20. Breast cancer risk, fungicide exposure and CYP1A1*2A gene-environment interactions in a province-wide case control study in Prince Edward Island, Canada.

    PubMed

    Ashley-Martin, Jillian; VanLeeuwen, John; Cribb, Alastair; Andreou, Pantelis; Guernsey, Judith Read

    2012-05-01

    Scientific certainty regarding environmental toxin-related etiologies of breast cancer, particularly among women with genetic polymorphisms in estrogen metabolizing enzymes, is lacking. Fungicides have been recognized for their carcinogenic potential, yet there is a paucity of epidemiological studies examining the health risks of these agents. The association between agricultural fungicide exposure and breast cancer risk was examined in a secondary analysis of a province-wide breast cancer case-control study in Prince Edward Island (PEI) Canada. Specific objectives were: (1) to derive and examine the level of association between estimated fungicide exposures, and breast cancer risk among women in PEI; and (2) to assess the potential for gene-environment interactions between fungicide exposure and a CYP1A1 polymorphism in cases versus controls. After 1:3 matching of 207 cases to 621 controls by age, family history of breast cancer and menopausal status, fungicide exposure was not significantly associated with an increased risk of breast cancer (OR = 0.74; 95% CI: 0.46-1.17). Moreover, no statistically significant interactions between fungicide exposure and CYP1A1*2A were observed. Gene-environment interactions were identified. Though interpretations of findings are challenged by uncertainty of exposure assignment and small sample sizes, this study does provide grounds for further research. PMID:22754477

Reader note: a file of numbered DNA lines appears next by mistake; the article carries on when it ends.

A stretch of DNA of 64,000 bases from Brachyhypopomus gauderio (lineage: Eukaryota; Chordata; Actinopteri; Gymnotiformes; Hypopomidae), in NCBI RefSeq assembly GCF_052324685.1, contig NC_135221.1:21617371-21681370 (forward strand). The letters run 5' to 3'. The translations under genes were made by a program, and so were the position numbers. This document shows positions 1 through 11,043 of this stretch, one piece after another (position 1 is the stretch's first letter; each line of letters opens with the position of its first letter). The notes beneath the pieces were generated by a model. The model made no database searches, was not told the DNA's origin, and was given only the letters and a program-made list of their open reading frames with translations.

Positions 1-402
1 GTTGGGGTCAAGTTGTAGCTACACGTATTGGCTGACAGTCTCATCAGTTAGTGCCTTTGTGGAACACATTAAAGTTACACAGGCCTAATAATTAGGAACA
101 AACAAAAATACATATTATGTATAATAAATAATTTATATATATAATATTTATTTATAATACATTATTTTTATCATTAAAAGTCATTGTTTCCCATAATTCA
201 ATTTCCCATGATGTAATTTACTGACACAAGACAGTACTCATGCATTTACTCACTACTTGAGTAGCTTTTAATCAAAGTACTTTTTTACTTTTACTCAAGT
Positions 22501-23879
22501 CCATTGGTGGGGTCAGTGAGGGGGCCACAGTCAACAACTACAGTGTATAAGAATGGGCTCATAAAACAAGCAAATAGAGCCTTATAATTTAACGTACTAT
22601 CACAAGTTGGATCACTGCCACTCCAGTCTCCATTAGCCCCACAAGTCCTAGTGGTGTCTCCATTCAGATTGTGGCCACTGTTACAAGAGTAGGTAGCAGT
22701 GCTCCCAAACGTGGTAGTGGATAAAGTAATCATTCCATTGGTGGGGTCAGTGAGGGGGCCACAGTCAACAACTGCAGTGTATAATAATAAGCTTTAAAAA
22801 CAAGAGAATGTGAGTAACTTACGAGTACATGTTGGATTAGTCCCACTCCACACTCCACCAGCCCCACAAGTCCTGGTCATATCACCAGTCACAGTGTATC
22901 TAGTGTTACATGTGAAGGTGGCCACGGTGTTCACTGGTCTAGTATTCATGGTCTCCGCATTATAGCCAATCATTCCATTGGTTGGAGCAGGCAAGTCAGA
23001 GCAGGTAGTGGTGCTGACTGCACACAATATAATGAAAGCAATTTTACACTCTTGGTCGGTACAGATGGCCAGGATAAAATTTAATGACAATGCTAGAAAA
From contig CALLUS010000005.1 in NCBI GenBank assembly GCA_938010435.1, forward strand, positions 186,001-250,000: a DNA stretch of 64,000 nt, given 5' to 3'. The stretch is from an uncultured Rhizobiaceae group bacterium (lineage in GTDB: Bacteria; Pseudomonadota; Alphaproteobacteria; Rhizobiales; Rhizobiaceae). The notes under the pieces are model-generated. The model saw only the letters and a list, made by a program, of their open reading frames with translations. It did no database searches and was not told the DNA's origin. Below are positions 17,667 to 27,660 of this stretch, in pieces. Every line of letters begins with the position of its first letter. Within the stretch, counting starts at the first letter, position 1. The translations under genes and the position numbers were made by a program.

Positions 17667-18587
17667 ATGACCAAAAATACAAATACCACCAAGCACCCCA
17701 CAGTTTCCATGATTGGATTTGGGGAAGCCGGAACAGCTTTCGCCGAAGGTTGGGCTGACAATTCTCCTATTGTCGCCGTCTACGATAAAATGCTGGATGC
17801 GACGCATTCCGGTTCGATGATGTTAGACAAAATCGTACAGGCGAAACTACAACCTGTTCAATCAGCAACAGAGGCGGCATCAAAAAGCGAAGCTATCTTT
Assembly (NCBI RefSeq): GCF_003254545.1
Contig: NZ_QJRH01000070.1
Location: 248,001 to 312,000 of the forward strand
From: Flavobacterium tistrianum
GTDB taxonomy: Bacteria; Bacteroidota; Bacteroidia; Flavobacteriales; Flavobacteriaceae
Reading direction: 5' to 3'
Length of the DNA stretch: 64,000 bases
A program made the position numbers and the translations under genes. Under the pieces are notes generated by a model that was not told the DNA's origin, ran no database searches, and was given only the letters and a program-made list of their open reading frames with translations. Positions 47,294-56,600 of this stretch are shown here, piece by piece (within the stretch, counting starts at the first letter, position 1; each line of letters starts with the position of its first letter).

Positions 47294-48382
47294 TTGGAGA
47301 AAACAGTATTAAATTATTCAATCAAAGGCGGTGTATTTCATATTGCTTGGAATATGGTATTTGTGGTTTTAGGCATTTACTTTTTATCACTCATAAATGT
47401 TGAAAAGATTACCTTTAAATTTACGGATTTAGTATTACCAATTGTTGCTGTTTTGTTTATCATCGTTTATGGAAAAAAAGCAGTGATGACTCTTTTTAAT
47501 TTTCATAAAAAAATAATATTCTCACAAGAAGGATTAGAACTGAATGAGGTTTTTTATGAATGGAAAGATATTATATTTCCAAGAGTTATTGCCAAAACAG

1. A Twin and Adoption Study of Reading Achievement: Exploration of Shared-Environmental and Gene-Environment-Interaction Effects.

    PubMed

    Kirkpatrick, Robert M; Legrand, Lisa N; Iacono, William G; McGue, Matt

    2011-08-01

    Existing behavior-genetic research implicates substantial influence of heredity and modest influence of shared environment on reading achievement and reading disability. Applying DeFries-Fulker analysis to a combined sample of twins and adoptees (N = 4,886, including 266 reading-disabled probands), the present study replicates prior findings of considerable heritability for both reading achievement and reading disability. A simple biometric model adequately described parent and offspring data (combined N = 9,430 parents and offspring) across differing types of families present in the sample Analyses yielded a high heritability estimate (around 0.70) and a negligible shared-environmentality estimate for both reading achievement and reading disability. No evidence of gene × environment interaction was found for parental reading ability and parental educational attainment, the two moderators analyzed. PMID:21743785